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Hector Berlioz Gustave Courbet (1850)
18 Oct 2009

BERLIOZ: Béatrice et Bénédict — Paris 2009

Béatrice et Bénédict: Opéra comique in two acts

Hector Berlioz: Béatrice et Bénédict

Béatrice: Joyce DiDonato; Bénédict: Charles Workman; Héro: Nathalie Manfrino; Ursule: Elodie Méchain; Claudio: Jean-François Lapointe; Somarone: Jean-Philippe Lafont; Don Pedro: Nicolas Cavallier; Léonato: Christophe Fel. Choeur de Radio France. Orchestre National de France. Colin Davis, conducting. Live performnce 7 February 2009, Théâtre du Châtelet, Paris.

 

Music composed by Hector Berlioz. Libretto by the composer after William Shakespeare’s Much Ado about Nothing.

First Performance: 9 August 1862, Theater der Stadt, Baden-Baden.

Principal Roles:
Héro Soprano
Béatrice Mezzo-Soprano
Bénédict Tenor
Don Pedro Bass
Claudio Baritone
Somarone Bass
Ursule Contralto
Léonato Spoken

Time and Place: Messina, Sicily, 16th Century.

Synopsis:

Act I

The townspeople of Messina prepare to celebrate the arrival of Don Pedro, general of the Sicilian army, who is returning from victory in battle. He is to be received, along with some of his officers, at the residence of Leonato, governor of Messina. A messenger brings news that the soldiers are about to arrive and Leonato assures his daughter Hero that Claudio is among them. Beatrice inquires sarcastically about Benedict, so Leonato (her uncle) explains that there is a “merry war” between the two.

Hero is in love with Claudio and is overjoyed at his return while Beatrice and Benedict resume their disdainful sparring.

Benedict, who had assumed Claudio was a confirmed bachelor like himself, cannot believe that now he admits to being in love with Hero and plans to marry her. Don Pedro and Claudio tease Benedict by suggesting that he, too, should consider marriage. He ridicules the notion of wedded bliss, saying that if he is ever so weak as to succumb, they should put a sign on his house: “Here you may see Benedict, the married man.”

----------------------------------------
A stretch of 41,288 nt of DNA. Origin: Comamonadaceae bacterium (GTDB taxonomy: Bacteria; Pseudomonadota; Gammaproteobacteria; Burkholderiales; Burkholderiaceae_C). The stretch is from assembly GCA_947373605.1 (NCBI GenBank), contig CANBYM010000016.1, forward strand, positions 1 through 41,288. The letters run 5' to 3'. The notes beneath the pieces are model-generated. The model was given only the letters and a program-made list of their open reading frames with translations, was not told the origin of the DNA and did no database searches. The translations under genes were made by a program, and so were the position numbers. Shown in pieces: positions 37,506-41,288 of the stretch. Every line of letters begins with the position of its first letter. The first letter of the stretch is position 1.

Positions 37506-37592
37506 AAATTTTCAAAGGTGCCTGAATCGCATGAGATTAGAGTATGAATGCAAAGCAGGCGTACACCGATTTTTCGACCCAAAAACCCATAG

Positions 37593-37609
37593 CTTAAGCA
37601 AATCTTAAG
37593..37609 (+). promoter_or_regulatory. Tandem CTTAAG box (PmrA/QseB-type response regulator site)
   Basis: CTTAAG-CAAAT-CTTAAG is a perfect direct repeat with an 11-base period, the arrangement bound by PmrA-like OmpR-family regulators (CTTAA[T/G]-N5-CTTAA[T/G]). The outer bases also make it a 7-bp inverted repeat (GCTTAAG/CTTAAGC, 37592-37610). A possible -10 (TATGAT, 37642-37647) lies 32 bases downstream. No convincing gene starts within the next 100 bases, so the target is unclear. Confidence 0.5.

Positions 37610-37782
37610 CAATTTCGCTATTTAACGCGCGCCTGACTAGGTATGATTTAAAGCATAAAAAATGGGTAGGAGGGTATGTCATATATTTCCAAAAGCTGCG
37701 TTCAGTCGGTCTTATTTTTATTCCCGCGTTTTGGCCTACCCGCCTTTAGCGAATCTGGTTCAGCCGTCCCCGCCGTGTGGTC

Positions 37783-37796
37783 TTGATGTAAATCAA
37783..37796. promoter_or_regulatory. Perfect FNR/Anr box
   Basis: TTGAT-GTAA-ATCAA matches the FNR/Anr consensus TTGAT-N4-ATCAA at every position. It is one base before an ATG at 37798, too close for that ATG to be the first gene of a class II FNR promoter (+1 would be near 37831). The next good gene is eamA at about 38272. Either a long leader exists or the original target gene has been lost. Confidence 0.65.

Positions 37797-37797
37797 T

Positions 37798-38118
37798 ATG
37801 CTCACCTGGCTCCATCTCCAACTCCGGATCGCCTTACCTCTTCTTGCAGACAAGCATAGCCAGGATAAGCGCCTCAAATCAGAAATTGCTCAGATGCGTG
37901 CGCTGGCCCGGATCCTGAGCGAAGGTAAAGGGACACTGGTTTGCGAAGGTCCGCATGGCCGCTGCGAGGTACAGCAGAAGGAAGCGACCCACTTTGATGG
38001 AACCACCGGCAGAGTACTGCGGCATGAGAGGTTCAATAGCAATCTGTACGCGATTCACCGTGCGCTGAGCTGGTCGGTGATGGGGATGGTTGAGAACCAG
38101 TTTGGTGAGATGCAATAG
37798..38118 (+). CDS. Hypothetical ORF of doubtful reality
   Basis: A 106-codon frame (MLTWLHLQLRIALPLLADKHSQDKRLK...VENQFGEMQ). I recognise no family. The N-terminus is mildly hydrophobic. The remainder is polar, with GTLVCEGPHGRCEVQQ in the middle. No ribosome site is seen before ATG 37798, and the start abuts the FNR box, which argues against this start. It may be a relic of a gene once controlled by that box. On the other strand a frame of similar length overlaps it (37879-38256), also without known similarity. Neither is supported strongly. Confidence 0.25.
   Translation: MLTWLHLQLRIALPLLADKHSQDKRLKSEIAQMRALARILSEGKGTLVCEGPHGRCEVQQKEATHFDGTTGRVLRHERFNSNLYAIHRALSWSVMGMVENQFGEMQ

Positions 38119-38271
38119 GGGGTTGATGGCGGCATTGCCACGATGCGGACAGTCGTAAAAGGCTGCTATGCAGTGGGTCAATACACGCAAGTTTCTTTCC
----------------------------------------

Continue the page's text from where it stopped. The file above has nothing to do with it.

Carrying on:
Don Pedro decides that he will contrive a way to turn the war between Beatrice and Benedict into a love match.

Somarone rehearses the nuptial song he has written for the bridal couple, prompting Benedict into an outburst of regret that Claudio has joined the company of lovers. He hides from Don Pedro and Claudio but they spot him, giving them the chance to have him overhear a conversation with Leonato in which they talk about Beatrice being fiercely in love with Benedict. These words, said in apparent sincerity, work their magic: Benedict declares to himself that he will requite Beatrice’s love.

Claudio,_deceived_by_Don_John,_accuses_Hero_stone.pngClaudio, deceived by Don John, accuses Hero (Much Ado about Nothing), by Marcus Stone, 1861

Hero and Ursula, her lady in waiting, have played the same trick on Beatrice that the men played on Benedict. It is a beautiful night for Hero to reflect on her feelings of love.

Act II

The wedding festivities are in full swing, and Somarone improvises a song in honor of Sicilian wines. All are enjoying themselves except Beatrice, who is in a state of agitation; the trick has worked. She remembers that after Benedict left for battle she had nightmares about him coming to harm. She admits to herself that she loves him.

Hero and Ursula join Beatrice and all three share Hero’s joy on her wedding morning.

Benedict finds Beatrice and makes his feelings known to her, but she is unable to cope and the wedding celebration interrupts them. Claudio and Hero reveal love poems that Beatrice and Benedict have written about each other, so they both admit their love and agree to a truce—until tomorrow.

[Synopsis Source: Houston Grand Opera]

Click here for the complete libretto.

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